Social media can be a great opportunity to promote your business and deliver engaging content to your target audience. But, it could also be the hole in the bottom of your business that is making your boat sink.

Social media has long been a marketing buzzword for both large and small businesses in the New Century. What was once a free and easy platform is constnatly changing and updating almost daily, giving businesses a shape-shifting framework with which a watchful eye is always needed. What once was a simple and easy add-on for a team member, now is a full-time job for teams of social media managers and social media analysts. But is this sustainable and valuable? 

In fact, many more businesses are now realizing some very real and hard lessons regarding social media. Blogs and free social media platforms such as Facebook and Twitter are proving too tempting a target for businesses who have no idea how to maximize those platforms. A proper social media strategy requires a heavy investment in both time and resources, both of which are in short supply for many small businesses.

Here are a few issues concerning social media that can quickly sink your businesses time and resources:

  • Is a social media presence worth the trouble for a small business? The Internet can give a business instant international presence, which is great if you are a multi-national company with branches scattered around the globe. However, for a small business, the Internet can be overkill. For instance, if you are a single-store business in a medium-to-small size town, Internet marketing is 50% ego fulfillment and 50% wasted effort. In other words, your customers are local or regional, and they can best be reached by targeted local or regional advertising versus building a web presence. 
  • Social media requires constant change and updating. A business blog that rarely updates content, or a Twitter feed that serves only to push the company name and retweets more than it tweets may drive traffic and potential customers away. Social media must be dynamic to adhere to fluctuating audience interests, and to be dynamic, a business must be willing to put enough staff and resources into the project to make it successful. The important thing to keep in mind is that these efforts and resources are not just for today but for the long term.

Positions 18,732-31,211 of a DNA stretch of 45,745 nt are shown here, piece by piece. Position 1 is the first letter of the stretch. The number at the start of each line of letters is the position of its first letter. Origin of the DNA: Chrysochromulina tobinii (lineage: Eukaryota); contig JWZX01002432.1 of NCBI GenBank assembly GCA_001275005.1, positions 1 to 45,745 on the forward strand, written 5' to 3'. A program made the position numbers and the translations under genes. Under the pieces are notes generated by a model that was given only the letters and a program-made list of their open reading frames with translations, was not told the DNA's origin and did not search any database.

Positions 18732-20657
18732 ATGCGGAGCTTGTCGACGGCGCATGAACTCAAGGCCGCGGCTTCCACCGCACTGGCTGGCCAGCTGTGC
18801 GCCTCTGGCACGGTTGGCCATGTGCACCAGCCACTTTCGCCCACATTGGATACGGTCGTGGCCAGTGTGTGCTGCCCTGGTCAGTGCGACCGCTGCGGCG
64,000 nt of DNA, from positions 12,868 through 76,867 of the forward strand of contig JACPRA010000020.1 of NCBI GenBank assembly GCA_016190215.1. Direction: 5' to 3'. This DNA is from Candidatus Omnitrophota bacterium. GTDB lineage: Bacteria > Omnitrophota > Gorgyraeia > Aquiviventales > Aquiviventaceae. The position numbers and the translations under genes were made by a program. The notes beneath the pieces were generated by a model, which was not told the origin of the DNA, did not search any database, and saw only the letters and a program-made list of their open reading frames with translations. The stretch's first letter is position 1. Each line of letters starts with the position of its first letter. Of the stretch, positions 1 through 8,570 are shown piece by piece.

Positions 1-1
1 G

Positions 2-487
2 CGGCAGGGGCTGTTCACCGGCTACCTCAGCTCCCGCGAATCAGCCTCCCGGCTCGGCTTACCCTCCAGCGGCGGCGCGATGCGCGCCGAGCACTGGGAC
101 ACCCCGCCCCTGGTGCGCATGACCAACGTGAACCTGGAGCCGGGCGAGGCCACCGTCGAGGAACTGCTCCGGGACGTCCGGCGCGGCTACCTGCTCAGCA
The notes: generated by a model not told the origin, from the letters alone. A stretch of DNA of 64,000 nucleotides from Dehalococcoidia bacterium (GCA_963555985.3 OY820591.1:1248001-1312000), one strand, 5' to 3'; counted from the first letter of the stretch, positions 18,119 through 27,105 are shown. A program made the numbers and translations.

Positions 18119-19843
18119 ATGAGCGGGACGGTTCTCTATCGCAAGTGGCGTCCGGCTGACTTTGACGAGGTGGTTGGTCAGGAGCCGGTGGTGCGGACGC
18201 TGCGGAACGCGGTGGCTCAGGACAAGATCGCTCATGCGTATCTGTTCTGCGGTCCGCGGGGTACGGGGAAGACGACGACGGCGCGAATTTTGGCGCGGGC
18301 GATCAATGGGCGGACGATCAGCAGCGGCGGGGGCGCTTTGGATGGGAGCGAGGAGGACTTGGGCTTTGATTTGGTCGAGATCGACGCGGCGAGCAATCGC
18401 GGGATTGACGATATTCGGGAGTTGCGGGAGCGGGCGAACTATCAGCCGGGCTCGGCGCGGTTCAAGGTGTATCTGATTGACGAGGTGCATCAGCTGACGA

• Social media must be interactive and must engage, in a positive way, with current or potential clients or customers. A fast way to kill your social presence is to ignore visitor comments or questions on your site, blog, or twitter feed. Social media by definition is social. What this means is you need to have staff dedicated to monitoring, replying to, and interacting with visitors and commenters on your social media platforms of choice. The guiding principal in any social media presence can be summarized as EEI – Entertain, Educate, and Interact.
  • It’s not just about you. What this means is that you need to resist the urge to make your blog or other social media platform about your business to the exclusion of everything else. Consumers quickly tire of websites, blogs, twitter feeds and related social media sites that are chock-full of nothing but news, information, and PR press releases about your business to the exclusion of any other useful information. Give your clients interesting content that may or may not be directly applicable to your business. For instance, if your specialty is outdoor equipment, push outdoor activities, not just your latest outdoor product.

Social media can be a valuable tool for your business. However, social media will not work on auto-pilot, and it will not work unless you are willing to put the time, resources and staff into your social media presence to make it work.

Contact us for more information on how to make your social media presence a success.

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